Past Exhibits

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  • Gail Parris and Raven Victoria Erebus: Avian Studies

    Exhibit Dates: 
    Wednesday, Mar. 5 to Friday, Apr. 4
    Artist Reception: 
    Friday, Mar. 7 5:30 pm to 8:30 pm
    2nd Saturday Opening: 
    Saturday, Mar. 8 5:30 pm to 8:00 pm

    In its main gallery for March, Viewpoint Photographic Art Center presents the art of Raven Victoria Erebus and Gail Parris in an exhibition titled Avian Studies. While all of prints in the exhibit begin with photographs of birds, both artists employ sophisticated image-processing and printing techniques to create pictures with an intent much different from the description that is the dominate feature of “straight” photography.

    “Beauty is all around us,” avers Raven Victoria Erebus; “it’s ordinary and stunning, secretive and fleeting, cold and struggling, singing down the sun.” In The Language of Birds, Erebus demonstrates the depth of her commitment to that beauty.

    In The Artistry of Birds, Gail Parris emulates the look and feel of Japanese and other woodblock prints, attempting to capture the "spirit" of the bird in a way similar to Inuit stone prints. She photographs the birds against simple backgrounds, or uses various techniques to deemphasize the backgrounds when digitally processing the images.

  • Bhutan 2013

    Exhibit Dates: 
    Wednesday, Mar. 5 to Friday, Apr. 4
    Artist Reception: 
    Friday, Mar. 7 5:30 pm to 8:30 pm
    2nd Saturday Opening: 
    Saturday, Mar. 8 5:30 pm to 8:00 pm

    In September 2013, eminent Northern California photographer and educator Rick Murai led a Viewpoint-sponsored photography workshop in the Himalayan kingdom of Bhutan. Participants in the Sacred Festivals of Bhutan workshop enjoyed a fascinating twelve-day adventure documenting the stunning landscape, ancient architecture, and warm and gracious people of what many consider to be the Last Shangri-La. From photographing the daily activities in the cities and villages around Paro, Thumphu, and Bumthang, to mingling with the attendees at two colorful sacred festivals, the workshop provided a totally immersive experience with ample opportunity for discovery, image sharing, and introspection. This exhibit presents a selection of images created during the workshop.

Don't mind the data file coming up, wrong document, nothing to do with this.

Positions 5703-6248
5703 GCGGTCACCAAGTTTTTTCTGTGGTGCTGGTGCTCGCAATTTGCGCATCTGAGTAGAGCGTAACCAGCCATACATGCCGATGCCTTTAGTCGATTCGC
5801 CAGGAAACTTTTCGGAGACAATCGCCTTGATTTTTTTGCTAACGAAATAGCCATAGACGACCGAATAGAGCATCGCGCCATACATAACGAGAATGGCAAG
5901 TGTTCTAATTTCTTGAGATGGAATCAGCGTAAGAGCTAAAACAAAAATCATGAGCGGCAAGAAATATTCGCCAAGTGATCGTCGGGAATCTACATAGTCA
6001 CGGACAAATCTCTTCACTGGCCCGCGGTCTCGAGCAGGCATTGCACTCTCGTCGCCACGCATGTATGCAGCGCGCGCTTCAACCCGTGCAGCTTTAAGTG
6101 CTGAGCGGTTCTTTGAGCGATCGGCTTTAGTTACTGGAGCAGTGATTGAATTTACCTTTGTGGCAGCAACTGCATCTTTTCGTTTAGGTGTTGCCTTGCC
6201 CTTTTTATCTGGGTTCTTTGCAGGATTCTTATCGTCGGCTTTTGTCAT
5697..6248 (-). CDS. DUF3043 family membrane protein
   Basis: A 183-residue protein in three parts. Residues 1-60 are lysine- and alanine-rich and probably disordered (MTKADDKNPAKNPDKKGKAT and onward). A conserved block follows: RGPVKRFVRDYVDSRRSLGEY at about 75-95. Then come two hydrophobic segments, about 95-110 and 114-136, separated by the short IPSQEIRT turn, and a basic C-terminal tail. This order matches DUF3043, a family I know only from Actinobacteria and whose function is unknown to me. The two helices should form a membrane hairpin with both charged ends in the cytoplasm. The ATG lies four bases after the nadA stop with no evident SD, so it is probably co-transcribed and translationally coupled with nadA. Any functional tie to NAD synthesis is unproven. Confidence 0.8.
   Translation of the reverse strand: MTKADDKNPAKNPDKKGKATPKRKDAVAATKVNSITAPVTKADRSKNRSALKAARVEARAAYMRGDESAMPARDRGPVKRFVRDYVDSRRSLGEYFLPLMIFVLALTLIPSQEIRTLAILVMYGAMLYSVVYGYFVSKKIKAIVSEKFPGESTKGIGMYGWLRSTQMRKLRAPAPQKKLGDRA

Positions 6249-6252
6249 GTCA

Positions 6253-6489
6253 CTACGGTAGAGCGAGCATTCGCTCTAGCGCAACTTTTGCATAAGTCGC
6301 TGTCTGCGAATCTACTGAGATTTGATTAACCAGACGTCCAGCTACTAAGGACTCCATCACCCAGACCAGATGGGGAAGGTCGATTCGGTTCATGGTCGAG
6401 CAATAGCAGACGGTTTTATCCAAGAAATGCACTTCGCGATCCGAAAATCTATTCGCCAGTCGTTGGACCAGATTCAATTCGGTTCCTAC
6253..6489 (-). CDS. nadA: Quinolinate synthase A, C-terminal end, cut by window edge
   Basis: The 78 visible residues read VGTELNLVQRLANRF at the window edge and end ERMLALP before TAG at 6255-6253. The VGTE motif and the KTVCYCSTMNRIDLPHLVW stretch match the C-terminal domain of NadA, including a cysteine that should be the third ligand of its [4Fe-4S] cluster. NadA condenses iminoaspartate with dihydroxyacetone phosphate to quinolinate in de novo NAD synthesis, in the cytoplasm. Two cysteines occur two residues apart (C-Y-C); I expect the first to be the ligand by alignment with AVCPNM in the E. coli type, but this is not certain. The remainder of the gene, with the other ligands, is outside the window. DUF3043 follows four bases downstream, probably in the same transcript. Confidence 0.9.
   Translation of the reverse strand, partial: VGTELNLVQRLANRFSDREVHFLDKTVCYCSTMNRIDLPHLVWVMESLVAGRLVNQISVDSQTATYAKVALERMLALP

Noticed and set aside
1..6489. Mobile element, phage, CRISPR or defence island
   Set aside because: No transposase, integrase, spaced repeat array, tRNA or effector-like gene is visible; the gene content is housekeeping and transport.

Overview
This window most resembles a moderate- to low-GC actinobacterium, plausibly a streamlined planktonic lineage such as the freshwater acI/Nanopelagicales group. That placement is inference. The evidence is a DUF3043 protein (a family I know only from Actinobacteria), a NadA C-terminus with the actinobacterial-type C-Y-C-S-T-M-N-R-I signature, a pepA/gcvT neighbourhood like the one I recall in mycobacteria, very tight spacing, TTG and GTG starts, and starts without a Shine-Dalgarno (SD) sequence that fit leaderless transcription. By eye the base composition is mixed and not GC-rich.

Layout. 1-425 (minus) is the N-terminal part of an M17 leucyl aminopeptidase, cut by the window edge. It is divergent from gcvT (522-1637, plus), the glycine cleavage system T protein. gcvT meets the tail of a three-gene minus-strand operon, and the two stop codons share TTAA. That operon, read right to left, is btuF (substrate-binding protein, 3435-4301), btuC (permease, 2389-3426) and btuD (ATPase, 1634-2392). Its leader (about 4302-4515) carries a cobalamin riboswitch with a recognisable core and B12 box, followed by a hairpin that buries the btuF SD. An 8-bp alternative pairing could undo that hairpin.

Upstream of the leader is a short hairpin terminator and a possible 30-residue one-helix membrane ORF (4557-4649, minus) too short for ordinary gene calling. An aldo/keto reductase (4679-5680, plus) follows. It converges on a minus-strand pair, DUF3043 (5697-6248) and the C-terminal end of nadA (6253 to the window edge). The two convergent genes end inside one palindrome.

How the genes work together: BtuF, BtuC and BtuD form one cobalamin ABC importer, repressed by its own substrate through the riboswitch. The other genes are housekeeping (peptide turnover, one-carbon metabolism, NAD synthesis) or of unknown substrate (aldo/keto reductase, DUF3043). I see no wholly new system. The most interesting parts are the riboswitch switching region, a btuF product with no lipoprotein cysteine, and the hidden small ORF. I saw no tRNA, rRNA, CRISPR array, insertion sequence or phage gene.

• Max Whittaker: In the Shadow of the Sun and Jim Klein: Wheatland Snapshots

    Exhibit Dates: 
    Wednesday, Feb. 5 to Saturday, Mar. 1
    Artist Reception: 
    Friday, Feb. 7 5:30 pm to 8:30 pm
    2nd Saturday Opening: 
    Saturday, Feb. 8 5:30 pm to 9:00 pm

    In February, the Viewpoint’s main gallery features two photographers who seek to bring attention to parts of California that are generally overshadowed by the state’s urban culture, technology and entertainment industries, and spectacular geography. Both challenge us to look at and think about aspects of our society that we might know or care little about.

    Photojournalist Max Whittaker's project In the Shadow of the Sun is a rebuttal to the typical representation of California as a land of wealth and beauty.” California “isn’t just Hollywood and Silicon Valley, Yosemite and Napa,” Max asserts. “It’s also the state with the highest rate of poverty in the nation.”

    Jim Klein's project Wheatland Snapshots is inspired by Eugène Atget’s lifelong documentation of Paris, as well as by the work of later photographic documentarians such as Walker Evans, Robert Frank, and Stephen Shore. As his subject he chose Wheatland, a small town between Lincoln and Marysville. “I roamed the town with my camera,” he says, “in an attempt to capture its unique nature, spirit, and culture,” to “make a pictorial statement about the town and its people.”

  • Gary Wagner: Sierra Mountain Wilderness

    Exhibit Dates: 
    Wednesday, Feb. 5 to Saturday, Mar. 1
    Artist Reception: 
    Friday, Feb. 7 5:30 pm to 8:30 pm
    2nd Saturday Opening: 
    Saturday, Feb. 8 5:30 pm to 9:00 pm